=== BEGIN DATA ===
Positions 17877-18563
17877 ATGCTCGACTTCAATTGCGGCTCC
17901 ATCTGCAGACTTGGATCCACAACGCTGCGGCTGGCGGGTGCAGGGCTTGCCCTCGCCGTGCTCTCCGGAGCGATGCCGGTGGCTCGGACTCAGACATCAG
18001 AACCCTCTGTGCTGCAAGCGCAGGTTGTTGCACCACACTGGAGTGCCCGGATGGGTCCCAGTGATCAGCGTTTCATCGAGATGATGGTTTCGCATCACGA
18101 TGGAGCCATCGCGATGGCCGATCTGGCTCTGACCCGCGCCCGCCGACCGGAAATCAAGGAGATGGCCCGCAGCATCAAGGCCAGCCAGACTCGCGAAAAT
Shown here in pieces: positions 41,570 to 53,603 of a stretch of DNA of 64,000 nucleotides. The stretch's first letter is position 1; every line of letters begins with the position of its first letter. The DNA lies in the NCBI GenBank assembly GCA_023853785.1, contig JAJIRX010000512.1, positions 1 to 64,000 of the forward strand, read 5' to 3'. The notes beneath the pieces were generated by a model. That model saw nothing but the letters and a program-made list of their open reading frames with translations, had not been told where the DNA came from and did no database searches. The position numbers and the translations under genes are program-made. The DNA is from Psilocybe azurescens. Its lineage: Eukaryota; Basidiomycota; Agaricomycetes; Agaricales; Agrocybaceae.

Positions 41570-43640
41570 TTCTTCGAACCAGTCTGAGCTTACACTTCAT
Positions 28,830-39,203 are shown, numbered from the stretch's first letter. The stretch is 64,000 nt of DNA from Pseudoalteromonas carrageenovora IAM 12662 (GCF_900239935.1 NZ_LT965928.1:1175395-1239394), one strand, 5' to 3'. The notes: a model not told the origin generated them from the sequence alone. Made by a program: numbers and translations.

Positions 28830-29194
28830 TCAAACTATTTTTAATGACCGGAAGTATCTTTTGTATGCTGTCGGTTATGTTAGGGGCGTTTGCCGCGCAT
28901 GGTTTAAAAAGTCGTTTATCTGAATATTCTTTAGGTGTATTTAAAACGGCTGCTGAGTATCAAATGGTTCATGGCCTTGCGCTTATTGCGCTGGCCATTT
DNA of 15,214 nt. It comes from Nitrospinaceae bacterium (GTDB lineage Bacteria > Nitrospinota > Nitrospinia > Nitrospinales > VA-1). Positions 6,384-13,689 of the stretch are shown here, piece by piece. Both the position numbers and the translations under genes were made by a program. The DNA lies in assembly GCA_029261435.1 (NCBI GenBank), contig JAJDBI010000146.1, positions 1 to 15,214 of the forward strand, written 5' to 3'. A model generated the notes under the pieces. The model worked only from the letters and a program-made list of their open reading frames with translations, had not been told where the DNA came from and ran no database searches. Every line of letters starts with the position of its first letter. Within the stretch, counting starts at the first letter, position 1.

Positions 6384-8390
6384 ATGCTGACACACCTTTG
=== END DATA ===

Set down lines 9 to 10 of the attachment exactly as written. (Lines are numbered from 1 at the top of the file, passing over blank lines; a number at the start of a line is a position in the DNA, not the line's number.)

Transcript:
Positions 28,830-39,203 are shown, numbered from the stretch's first letter. The stretch is 64,000 nt of DNA from Pseudoalteromonas carrageenovora IAM 12662 (GCF_900239935.1 NZ_LT965928.1:1175395-1239394), one strand, 5' to 3'. The notes: a model not told the origin generated them from the sequence alone. Made by a program: numbers and translations.

Positions 28830-29194